Because attitudes to homosexuality in Jamaica are so hostile, it is not sufficiently understood how damaging its stand on the issue is outside the country. Just a few months ago a boycott of Jamaican tourism and products like rum and Red Stripe beer was launched in a gay bar in New York. The organisers said, “Most people view Jamaica as a laid-back tourist destination. This easy-going image is betrayed by the immense brutality against gay, lesbian, bisexual and transgender (GLBT) individuals. Indeed, public officials, media, entertainers, and much of the population seem to celebrate homophobia, as if it is a national pastime. The anti-gay sentiments have become a frightening national psychosis that urgently needs to be addressed and treated. A boycott is an unfortunate measure that must be taken to influence Jamaican officials, so they will stop allowing murder and violence against GLBT people.”

The boycott has so far been unsuccessful. But a country dependent on tourism cannot afford to ignore the fact that attitudes to homosexuality in other countries have moved on. There are probably as many people in Britain who are privately judgemental about homosexuals and lesbians as there are in Jamaica. But the British take the view that what people do in the bedroom is their affair. So gay marriage is legal and leading politicians in both the government and opposition parties have publicly acknowledged their sexual orientation and married their partners. It is difficult to imagine such a state of affairs coming about in Jamaica any time soon.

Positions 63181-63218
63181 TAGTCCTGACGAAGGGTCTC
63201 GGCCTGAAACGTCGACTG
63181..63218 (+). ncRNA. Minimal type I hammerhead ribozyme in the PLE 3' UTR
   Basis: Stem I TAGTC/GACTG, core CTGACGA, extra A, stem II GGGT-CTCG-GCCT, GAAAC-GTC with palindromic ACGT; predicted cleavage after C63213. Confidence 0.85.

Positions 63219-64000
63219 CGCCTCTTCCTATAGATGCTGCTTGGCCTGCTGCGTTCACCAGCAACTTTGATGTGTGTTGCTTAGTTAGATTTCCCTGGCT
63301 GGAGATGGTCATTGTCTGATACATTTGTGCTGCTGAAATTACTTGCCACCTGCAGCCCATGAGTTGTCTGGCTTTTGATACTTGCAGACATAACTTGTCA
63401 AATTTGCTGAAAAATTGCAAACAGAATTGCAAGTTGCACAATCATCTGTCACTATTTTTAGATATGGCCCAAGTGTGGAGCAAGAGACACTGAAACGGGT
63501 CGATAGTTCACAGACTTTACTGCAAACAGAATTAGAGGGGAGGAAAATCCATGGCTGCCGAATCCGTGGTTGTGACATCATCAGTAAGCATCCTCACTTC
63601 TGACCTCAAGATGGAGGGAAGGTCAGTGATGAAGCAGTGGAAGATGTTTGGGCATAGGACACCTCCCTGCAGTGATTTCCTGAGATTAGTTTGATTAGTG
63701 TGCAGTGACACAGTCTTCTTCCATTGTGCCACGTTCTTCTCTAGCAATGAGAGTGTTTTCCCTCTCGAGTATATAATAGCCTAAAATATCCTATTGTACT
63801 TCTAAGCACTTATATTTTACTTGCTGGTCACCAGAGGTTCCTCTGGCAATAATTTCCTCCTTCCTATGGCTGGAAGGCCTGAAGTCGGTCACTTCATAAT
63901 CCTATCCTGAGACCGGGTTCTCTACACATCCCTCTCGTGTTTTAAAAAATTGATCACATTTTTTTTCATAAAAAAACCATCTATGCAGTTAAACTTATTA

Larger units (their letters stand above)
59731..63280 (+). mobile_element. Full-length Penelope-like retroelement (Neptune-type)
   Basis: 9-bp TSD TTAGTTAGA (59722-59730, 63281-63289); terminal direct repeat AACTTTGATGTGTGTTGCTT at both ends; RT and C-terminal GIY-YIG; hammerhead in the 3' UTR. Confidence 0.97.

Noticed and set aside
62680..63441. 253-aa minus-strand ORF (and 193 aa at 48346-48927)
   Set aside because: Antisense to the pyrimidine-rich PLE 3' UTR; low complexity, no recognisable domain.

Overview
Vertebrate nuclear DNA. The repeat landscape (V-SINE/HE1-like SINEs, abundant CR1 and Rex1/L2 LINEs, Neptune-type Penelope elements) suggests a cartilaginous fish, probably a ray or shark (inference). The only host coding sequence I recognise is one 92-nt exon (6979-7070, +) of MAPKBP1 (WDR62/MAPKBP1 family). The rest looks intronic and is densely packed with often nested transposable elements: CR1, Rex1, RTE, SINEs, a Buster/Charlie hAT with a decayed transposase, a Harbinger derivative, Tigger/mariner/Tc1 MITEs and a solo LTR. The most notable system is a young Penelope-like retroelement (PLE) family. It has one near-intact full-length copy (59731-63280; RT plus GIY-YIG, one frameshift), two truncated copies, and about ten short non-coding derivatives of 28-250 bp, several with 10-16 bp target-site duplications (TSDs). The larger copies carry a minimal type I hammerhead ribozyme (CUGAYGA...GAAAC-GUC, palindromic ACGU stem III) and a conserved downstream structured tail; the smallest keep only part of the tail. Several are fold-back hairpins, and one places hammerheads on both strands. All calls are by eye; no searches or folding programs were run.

But Jamaica could do more to stress that despite the blood-curdling lyrics of much of its popular music, it is a more tolerant society than people think. And violence against gay people should be universally condemned.

Downing St responds to petition against deportation of gays

A petition on the Downing St website calling on the Prime Minister to stop deporting gays and lesbians to countries where they may be imprisoned because of their sexuality has prompted a response from the government.

4,595 people signed the petition.

It argued that “recent cases highlight the extreme danger lesbians and gays face because of their sexuality if deported to a number of countries. Sending people back to their possible death is totally unacceptable.”

In its response the government said the issue was one of “the removal from the UK of gays and lesbians who have been found not to be in need of protection.”

“Enforced returns to any country will only be undertaken where, after very thorough examination of the asylum claim, it is decided that the individual would not be at risk of execution, torture, unjust imprisonment, or other forms of persecution.

“Where an asylum application has been refused, there is a right of appeal to the Asylum Immigration Tribunal or an opportunity to seek judicial review through the higher courts.”

The government also rejected the idea that gay asylum seekers be given an automatic right to stay in the UK.

“The government recognises that the conditions for lesbian and gay people in some countries are such that there may be individuals who are able to demonstrate a need for international protection.

“Instructions to decision-makers are clear that they may qualify for asylum on the grounds of persecution as a member of a particular social group.

“However, there can be no presumption that each and every asylum seeker of a particular nationality who presents themselves as being lesbian or gay should automatically be afforded protection in the UK.